The odds of having severe HIE or death increased if the Apgar score at 5 minutes was <5 (OR 9.33; 95% CI 2.83 - 34.03); if the Apgar score at 10 minutes was 5 - 7 (OR 3.05; 95% CI 1.08 - 8.62) or <5 (OR 19.1; 95% CI 5.66 - 66.9) compared with a score of >7; if chest compressions were required (OR 4.51; 95% CI 1.06 - 18.0); if adrenaline was required (OR 81.2; 95% CI 13.2 - 647.7); and if time to spontaneous respiration was >20 minutes (OR 27.2; 95% CI 6.89 - 117.4). When arterial blood gas was measured within the first hour of life, the odds of having severe HIE and/or death were increased if the pH was <7 (OR 5.33; 95% CI 1.31 - 25.16); if the PaO2 was <60 mmHg (OR 9.65; 95% CI 1.87 - 55.12); and if the PaCO2 was >45 mmHg (OR 3.98; 95% CI 1.11 - 15.56) (Table 7).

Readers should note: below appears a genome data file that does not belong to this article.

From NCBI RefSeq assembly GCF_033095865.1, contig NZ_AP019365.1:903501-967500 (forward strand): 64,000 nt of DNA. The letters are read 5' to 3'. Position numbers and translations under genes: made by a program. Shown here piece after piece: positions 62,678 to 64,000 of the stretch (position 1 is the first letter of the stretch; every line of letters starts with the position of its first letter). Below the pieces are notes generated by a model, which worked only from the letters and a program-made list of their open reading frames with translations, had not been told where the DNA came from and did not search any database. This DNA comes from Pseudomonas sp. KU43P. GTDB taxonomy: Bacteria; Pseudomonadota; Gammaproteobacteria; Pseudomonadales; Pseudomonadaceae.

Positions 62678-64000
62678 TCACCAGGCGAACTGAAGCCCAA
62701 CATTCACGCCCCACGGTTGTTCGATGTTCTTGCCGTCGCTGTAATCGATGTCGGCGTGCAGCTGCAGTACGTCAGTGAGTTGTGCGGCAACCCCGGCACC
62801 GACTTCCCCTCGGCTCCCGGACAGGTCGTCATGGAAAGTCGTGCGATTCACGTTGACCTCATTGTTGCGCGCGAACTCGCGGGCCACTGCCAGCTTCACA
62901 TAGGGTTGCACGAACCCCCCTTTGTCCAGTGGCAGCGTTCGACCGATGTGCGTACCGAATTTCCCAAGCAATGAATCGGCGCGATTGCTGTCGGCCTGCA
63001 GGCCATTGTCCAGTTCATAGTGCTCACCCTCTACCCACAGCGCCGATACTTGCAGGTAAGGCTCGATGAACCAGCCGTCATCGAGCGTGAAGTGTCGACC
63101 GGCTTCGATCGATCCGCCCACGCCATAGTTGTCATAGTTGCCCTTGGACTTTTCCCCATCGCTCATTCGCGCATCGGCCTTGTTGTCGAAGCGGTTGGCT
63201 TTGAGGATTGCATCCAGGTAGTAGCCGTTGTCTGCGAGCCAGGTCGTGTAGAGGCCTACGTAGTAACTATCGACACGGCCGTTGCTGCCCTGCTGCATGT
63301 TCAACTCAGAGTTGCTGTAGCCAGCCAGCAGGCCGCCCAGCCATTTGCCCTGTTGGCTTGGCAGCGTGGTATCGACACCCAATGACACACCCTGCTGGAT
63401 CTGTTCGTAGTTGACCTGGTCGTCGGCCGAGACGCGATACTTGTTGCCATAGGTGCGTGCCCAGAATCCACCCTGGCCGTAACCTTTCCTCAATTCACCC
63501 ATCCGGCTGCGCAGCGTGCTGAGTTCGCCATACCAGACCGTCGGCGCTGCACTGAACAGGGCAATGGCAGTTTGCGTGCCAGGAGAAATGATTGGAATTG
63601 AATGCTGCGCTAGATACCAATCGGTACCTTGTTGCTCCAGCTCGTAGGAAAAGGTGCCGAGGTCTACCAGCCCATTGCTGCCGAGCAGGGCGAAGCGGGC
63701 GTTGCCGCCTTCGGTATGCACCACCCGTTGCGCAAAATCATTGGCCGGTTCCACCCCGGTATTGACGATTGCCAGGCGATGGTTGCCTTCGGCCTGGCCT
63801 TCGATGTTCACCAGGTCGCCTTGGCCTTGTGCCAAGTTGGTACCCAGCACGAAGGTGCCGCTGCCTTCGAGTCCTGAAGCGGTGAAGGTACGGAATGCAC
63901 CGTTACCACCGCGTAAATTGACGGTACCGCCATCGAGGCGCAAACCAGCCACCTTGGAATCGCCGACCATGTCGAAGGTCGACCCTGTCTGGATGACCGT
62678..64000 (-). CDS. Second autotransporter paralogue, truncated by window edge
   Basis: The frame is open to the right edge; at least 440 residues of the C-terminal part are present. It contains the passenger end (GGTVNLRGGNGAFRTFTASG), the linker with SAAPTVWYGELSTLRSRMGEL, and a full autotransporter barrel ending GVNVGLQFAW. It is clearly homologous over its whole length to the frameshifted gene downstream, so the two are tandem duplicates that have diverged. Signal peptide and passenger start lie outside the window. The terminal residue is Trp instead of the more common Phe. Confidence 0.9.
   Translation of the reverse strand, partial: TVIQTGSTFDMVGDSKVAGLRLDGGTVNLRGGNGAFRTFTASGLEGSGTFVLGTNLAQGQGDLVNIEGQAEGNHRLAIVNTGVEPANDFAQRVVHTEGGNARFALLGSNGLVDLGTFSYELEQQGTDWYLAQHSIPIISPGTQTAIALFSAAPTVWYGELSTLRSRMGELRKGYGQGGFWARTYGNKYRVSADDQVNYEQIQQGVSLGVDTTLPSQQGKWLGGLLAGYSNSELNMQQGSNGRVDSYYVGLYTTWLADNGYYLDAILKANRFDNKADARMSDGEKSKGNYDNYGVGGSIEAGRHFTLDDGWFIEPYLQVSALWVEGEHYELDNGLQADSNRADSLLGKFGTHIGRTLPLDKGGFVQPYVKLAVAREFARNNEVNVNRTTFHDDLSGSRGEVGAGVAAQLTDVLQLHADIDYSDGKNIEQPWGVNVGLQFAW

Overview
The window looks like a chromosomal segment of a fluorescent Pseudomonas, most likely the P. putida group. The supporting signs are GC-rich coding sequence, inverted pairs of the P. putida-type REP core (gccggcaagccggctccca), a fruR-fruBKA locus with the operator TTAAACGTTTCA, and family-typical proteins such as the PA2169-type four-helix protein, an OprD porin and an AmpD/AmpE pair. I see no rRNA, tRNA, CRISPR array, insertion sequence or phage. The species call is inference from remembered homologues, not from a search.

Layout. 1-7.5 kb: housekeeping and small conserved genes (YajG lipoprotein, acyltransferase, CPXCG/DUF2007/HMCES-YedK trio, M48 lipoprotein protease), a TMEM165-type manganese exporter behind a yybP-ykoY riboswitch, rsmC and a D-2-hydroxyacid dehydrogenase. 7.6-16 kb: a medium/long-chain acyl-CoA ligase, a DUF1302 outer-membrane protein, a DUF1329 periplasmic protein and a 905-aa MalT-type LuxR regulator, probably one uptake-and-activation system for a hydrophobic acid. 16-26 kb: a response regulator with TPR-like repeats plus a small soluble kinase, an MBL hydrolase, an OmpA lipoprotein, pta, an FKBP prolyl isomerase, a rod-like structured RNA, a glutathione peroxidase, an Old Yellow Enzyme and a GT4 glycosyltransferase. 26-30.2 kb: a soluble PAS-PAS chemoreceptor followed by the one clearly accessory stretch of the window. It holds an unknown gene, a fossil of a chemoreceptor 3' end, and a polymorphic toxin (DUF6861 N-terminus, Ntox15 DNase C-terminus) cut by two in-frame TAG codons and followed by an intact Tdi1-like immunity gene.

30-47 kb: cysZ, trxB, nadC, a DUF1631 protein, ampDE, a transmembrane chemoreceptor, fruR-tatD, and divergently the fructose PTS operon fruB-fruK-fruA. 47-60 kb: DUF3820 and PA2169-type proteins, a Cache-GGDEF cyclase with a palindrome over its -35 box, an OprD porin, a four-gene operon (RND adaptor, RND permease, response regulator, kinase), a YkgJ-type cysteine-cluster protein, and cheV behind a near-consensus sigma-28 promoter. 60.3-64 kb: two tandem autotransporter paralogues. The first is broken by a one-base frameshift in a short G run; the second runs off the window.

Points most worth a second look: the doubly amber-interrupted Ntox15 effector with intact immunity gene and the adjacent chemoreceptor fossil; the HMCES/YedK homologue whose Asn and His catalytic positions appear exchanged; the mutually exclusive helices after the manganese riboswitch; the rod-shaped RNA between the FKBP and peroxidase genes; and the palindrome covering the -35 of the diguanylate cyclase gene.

The recent development of induced hypothermia having been reported to reduce the risk of mortality and disability in infants with asphyxia prompted this study to assess the burden of asphyxia (incidence of asphyxia) and the numbers of infants who might require cooling (incidence of moderate to severe HIE) in a setting where there is a high patient load but limited resources. Defining asphyxia as need for BMV, Apgar score <7 at 5 minutes and base deficit >12 mmol/L within an hour after delivery, the incidence of asphyxia was 8.7/1 000 live births. Most studies reporting on the incidence of birth asphyxia in developing countries do not include blood gases, and use only need for assistance with respiration and/or Apgar score <7 at 5 minutes. Using the definition of need for assistance with breathing or Apgar score <7 at 5 minutes, our incidence of asphyxia was 15.2/1 000 or 10.3/1 000 live births, respectively. Whichever definition is used, the incidence of asphyxia in this study is very high compared with that reported in developed countries (~1 - 5/1 000 live births.[5,6] We did not collect data on modifiable factors that may have contributed to this high incidence. A perinatal care survey conducted in South Africa in 2008/9 reported that delay in seeking medical care, inadequate monitoring during labour and lack of facilities were modifiable factors identified in neonates who died from asphyxia.[7] We postulate that these same factors contribute to our high incidence of asphyxia.